Perry L. Adkisson Chair in Agricultural Biology
Professor | Biochemistry & Biophysics
genomics, gene regulatory networks, development, drought resilience, bioenergy crop design
Improvements in plant productivity, resilience, and composition are needed to provide food, feed, biofuels, and bio-products for a rapidly developing world population that will reach ~10 billion by 2050. To help meet this need, the Mullet laboratory is collaborating with scientists affiliated with DOE Bioenergy Research Centers and the National Labs to acquire knowledge that will enable the design of next-generation crops. Our research team is using a combination of genetic, genomic, and biochemical approaches to generate knowledge of biochemical pathways and gene regulatory networks that will enable the design of next-generation climate-resilient bioenergy crops.
Gene regulatory network discovery
The Mullet laboratory is researching bioenergy sorghum, a high-yielding, drought- and heat-resilient C4 grass. The sorghum genome encodes ~34,000 genes that differentially express in specific organs, tissues, and cell types during development and in response to variation in the environment. In collaboration with the Joint Genome Institute, our team is constructing a transcriptome compendium that includes gene expression profiles of every sorghum organ, tissue, and cell type, stage of development, and responses to the environment. This information is being used to identify gene regulatory networks and signaling pathways that guide plant development and mediate adaptive responses to the environment. This information is enabling the engineering of key pathways and traits using gene-editing technology.
R. F. McCormick, S. K. Truong, A. Sreedasyam, J. Jenkins, S. Shu, D. Sims, M. Kennedy, M. Amirebrahimi, J. Grimwood, B. Weers, B. McKinley, A. Mattison, D. Morishige, J. Schmutz, J. Mullet, The sorghum bicolor reference genome: Improved assembly and annotations, a transcriptome atlas, and signatures of genome organization. Plant J. 93, 338–354 (2018).
Flowering and stem growth regulation
Bioenergy sorghum genotypes characterize the growth of very long stems due in part to delayed flowering. Flowering time regulates by stage of development, the circadian clock, red-light signaling pathways, and temperature. These internal and environmental inputs regulate the expression of genes in leaves that encode mobile peptides that move to and reprogram the shoot apical meristem to produce flowers instead of stems. Prior to flowering, stem growth is regulated by light-signaling from leaves to stems, hormone signaling, and lipid signaling within stems. Current research focuses on elucidating the signaling pathways that regulate the extent of stem growth during the vegetative phase and the switch from stem growth to flowering.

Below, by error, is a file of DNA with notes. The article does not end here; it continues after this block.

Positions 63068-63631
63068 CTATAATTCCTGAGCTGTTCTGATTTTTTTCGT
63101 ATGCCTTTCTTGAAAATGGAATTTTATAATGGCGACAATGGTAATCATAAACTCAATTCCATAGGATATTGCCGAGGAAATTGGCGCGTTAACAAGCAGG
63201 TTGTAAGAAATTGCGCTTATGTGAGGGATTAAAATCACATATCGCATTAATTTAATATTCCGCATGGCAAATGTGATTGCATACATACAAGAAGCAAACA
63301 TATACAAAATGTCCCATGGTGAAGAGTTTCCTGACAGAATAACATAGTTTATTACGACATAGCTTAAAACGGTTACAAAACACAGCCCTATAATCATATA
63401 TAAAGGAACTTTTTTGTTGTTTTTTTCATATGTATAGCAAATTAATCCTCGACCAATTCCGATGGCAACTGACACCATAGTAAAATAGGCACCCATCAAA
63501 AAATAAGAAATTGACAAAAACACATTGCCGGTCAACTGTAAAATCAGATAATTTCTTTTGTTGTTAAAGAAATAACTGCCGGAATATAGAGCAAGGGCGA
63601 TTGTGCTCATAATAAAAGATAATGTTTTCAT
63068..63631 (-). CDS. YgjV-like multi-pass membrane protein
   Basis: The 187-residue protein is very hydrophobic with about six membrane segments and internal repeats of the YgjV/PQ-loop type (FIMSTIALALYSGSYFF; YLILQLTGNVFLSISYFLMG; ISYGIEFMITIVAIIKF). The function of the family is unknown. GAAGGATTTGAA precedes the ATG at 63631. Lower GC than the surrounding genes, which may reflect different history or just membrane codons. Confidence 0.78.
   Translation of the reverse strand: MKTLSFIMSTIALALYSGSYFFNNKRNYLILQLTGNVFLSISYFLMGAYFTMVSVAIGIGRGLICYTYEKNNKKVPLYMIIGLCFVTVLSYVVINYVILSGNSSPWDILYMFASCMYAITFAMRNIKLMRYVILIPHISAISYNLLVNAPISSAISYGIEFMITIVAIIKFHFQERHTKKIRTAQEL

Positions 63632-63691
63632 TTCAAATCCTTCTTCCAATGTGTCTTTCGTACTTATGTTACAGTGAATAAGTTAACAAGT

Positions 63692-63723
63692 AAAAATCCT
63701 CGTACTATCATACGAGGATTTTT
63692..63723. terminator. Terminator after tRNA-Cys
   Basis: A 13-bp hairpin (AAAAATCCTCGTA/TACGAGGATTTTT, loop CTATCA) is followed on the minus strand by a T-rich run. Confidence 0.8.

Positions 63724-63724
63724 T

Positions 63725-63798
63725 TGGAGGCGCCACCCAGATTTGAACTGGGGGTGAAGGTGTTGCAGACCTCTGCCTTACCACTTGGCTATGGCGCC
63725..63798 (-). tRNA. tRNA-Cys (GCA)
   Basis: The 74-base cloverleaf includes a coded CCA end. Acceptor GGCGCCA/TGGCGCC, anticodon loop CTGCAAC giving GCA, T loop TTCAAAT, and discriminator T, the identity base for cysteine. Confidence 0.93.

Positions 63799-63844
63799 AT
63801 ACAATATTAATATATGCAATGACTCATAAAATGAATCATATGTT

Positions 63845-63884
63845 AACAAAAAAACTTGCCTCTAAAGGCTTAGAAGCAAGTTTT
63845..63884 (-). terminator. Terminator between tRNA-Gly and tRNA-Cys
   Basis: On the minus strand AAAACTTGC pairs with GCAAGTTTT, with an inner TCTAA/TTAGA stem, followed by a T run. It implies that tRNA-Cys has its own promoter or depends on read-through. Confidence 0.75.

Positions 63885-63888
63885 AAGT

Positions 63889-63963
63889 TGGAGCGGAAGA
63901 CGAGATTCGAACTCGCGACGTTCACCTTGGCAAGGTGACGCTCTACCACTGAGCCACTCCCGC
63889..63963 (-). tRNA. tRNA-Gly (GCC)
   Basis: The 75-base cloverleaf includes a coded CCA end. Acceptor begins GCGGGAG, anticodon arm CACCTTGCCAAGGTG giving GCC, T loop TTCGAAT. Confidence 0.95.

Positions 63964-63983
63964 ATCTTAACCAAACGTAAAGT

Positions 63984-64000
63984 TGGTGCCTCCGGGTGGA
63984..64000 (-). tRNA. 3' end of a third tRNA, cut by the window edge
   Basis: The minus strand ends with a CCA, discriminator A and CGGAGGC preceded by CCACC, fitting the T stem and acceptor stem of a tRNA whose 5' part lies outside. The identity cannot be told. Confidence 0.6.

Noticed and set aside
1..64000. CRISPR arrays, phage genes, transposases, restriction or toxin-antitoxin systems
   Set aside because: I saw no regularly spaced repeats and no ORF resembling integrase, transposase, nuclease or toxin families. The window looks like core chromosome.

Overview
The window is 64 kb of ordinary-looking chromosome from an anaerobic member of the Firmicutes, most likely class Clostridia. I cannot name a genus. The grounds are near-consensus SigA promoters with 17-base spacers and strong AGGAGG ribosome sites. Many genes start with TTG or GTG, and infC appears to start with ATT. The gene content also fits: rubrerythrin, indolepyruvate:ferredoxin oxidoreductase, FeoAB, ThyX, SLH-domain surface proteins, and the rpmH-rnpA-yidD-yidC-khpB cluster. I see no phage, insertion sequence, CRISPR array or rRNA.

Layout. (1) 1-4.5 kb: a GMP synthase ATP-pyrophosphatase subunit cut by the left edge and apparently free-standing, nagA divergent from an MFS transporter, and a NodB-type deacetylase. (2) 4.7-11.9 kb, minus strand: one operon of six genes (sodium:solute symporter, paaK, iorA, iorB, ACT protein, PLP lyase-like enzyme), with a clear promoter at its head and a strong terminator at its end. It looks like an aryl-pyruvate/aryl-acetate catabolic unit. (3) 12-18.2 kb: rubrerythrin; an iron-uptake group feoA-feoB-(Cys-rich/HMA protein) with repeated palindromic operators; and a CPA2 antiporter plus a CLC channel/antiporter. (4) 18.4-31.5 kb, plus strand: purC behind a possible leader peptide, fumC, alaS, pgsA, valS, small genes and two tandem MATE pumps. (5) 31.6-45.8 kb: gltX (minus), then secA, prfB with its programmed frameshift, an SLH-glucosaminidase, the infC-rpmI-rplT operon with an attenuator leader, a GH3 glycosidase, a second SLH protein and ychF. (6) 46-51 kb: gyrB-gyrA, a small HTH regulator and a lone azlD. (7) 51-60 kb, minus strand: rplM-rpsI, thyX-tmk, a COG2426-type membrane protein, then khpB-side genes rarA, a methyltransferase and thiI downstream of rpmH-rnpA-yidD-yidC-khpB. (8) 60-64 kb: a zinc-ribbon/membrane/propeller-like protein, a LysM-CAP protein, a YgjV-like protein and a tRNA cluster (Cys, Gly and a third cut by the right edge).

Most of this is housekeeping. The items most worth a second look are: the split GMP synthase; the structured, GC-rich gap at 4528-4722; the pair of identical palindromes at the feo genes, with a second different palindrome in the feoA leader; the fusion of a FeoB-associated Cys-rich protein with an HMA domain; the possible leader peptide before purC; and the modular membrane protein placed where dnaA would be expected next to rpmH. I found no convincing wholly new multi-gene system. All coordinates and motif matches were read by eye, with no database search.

J. E. Mullet, D. T. Morishige, R. McCormick, S. Truong, J. Hilley, B. McKinley, R. Anderson, S. Olson, W. Rooney, Energy sorghum – A genetic model for the design of C4 grass bioenergy crops. J. Exp. Bot. 65, 3479–3489 (2014).
J. L. Hilley, B. D. Weers, S. K. Truong, R. F. McCormick, A. J. Mattison, B. A. McKinley, D. T. Morishige, J. E. Mullet, Sorghum Dw2 encodes a protein kinase regulator of stem internode length. Sci. Rep. 7 (2017).
Engineering stem biopolymers
Texas A&M AgriLife Research has developed high biomass sorghum hybrids that are 4–5 meters tall with wax-covered stems. Stems accumulate high levels of cellulose and sugars and account for ~80% of harvested biomass. Engineering sorghum stems so that they accumulate higher levels of biopolymers such as wax, terpenoids, mixed linkage glucans, and starch will generate a more valuable source of biomass for the production of biofuels and bio-products to help reduce greenhouse gas emissions and meet the world’s future need for biomaterials.
B. McKinley, W. Rooney, C. Wilkerson, J. E. Mullet, Dynamics of biomass partitioning, stem gene expression, cell wall biosynthesis, and sucrose accumulation during development of Sorghum bicolor. Plant J. (2016).
Deep roots – a key to carbon negative crops
Bioenergy sorghum roots with specialized anatomy reach a depth of 2–3 meters by the end of the season. Deep roots enable the efficient uptake of nitrogen fertilizer from the soil profile preventing leaching into water supplies and reducing the production of nitrous oxide, a potent greenhouse gas. Deep roots also enable uptake of water from soil profiles increasing drought resilience. Sorghum roots are associated with arbuscular mycorrhizal fungi and diazotrophic bacteria that aid plant acquisition of phosphate and nitrogen required for growth. Current research focuses on developing low field MRI technology for visualizing roots in soil, and genetic and biochemical research on the pathways that enable sorghum roots to penetrate high impedance soils and that promote beneficial association with soil microbes.
G. C. Bagnall, N. Koonjoo, S. A. Altobelli, M. S. Conradi, E. Fukushima, D. O. Kuethe, J. E. Mullet, H. Neely, W. L. Rooney, K. F. Stupic, B. Weers, B. Zhu, M. S. Rosen, C. L. S. Morgan, Low-field magnetic resonance imaging of roots in intact clayey and silty soils. Geoderma 370 (2020).
To Academic Professional Track Faculty